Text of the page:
Sexual Conflict and Genital Evolution in Birds
In collaboration with postdoc Dr. Patricia Brennan, we have been investigating the evolution of genitalia in basal lineages of living birds. In 2007, we described anatgonistic sexual coevolution in genitalia of waterfowl (Brennan et al. 2007)– the first example of this phenomenon in vertebrates. Waterfowl have complex breeding systems that include elaborate male courtship display, intersexual female preferences for social mates to form pair bonds, forced extra-pair copulations (FEPCs), and female resistance behaviors and anatomies. Genital coevolution in waterfowl is dynamic, including multiple phylogenetically independent instances of genital elaboration and simplification (Brennan et al. 2007). A phylogenetically controlled comparative analysis of 16 species showed that the degree of vaginal elaboration is positively correlated with phallus length (Brennan et al. 2007). The vaginal complexity in waterfowl appears to function in making phallus penetration more difficult during forced copulations. Waterfowl genitalia are also highly seasonal– regrowing and regressing every year. Waterfowl are behaviorally complex organisms that provide a new opportunity to investigate the role of sexual conflict between female mating preferences and coercive male-male competition in the evolution of genital morphology.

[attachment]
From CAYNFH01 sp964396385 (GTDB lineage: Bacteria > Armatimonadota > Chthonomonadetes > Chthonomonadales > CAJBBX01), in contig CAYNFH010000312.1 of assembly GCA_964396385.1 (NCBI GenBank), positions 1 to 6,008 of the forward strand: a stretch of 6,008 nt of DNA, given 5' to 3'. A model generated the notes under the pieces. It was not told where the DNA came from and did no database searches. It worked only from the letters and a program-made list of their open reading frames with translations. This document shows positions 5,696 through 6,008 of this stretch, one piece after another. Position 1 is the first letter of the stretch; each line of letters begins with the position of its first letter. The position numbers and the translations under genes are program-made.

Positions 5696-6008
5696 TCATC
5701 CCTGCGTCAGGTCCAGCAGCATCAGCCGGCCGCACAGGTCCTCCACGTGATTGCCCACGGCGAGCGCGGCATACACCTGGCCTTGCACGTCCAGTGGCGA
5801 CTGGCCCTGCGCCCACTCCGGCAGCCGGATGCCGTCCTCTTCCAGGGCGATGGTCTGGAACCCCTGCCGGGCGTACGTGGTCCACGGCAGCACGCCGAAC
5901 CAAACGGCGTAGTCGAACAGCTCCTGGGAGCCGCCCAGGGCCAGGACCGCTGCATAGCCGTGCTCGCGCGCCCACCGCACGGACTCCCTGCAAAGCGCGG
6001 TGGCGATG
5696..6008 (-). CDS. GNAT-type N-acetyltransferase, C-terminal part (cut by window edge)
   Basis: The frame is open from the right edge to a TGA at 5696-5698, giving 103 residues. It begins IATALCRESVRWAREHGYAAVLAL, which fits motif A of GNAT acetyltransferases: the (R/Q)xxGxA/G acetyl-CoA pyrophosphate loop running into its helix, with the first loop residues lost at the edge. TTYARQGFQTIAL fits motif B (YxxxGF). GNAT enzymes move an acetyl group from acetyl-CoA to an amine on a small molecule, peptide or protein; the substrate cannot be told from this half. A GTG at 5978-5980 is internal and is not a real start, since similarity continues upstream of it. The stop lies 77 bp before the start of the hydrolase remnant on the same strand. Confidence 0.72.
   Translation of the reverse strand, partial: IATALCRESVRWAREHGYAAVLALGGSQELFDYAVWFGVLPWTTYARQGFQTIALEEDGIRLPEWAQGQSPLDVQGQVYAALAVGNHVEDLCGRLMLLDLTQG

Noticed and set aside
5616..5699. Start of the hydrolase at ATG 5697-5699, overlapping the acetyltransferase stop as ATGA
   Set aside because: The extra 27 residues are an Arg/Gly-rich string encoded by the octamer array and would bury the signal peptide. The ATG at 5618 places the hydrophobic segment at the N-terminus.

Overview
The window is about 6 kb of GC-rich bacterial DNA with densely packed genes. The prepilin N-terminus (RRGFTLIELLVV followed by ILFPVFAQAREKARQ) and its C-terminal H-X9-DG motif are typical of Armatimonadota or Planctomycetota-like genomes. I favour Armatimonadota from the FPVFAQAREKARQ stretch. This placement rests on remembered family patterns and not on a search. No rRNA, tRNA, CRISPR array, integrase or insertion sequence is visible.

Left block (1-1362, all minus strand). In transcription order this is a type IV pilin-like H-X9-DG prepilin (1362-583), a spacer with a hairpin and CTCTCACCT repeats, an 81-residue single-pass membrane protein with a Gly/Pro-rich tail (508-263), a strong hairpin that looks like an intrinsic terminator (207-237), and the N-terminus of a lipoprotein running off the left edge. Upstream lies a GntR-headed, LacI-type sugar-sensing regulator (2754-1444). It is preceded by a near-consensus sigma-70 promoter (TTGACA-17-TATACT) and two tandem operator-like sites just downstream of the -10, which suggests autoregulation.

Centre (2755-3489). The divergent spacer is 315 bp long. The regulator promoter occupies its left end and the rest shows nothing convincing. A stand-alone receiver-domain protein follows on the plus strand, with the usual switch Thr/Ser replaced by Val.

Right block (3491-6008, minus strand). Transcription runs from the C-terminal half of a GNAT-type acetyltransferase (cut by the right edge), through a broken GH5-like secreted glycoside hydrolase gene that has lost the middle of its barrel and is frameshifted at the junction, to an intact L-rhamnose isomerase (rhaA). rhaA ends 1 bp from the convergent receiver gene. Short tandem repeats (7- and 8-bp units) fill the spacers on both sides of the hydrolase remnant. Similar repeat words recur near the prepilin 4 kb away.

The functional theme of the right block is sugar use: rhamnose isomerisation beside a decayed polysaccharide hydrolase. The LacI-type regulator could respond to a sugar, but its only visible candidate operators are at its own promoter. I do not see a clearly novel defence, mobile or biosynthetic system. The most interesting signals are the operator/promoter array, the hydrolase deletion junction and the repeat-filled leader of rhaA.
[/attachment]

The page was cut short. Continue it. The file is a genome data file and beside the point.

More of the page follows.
Additional comparative anatomical and phylogenetic analyses have documented two novel, phylogenetically independent reductions in phallus complexity within the tinamous and the cracids (Brennan et al. 2008).
Current research is focusing on the functional morphology of the avian phallus, the role of social environment in the development of male genitalia, and development of sexual conflict theory to genital evolution.
Brennan, P. L. R., Prum, R. O., McCracken, K. G., Sorenson, M. D., Wilson, R. E., and Birkhead, T. R. 2007. Coevolution of male and female genital morphology in waterfowl. PLoS One 2(5): e418 (6 pp).
Brennan P.L.R., Birkhead T., Zyskowski K., Van deer Waag J. & Prum R.O. 2008. Independent evolutionary reductions of the phallus in basal birds. Journal of Avian Biology 39:487-492.
Brennan, P. L. R., and Prum, R. O. In Review. Sensory bias meets girls gone wild: Limits of sexual conflict in the narrow sense. Behavioral Ecology.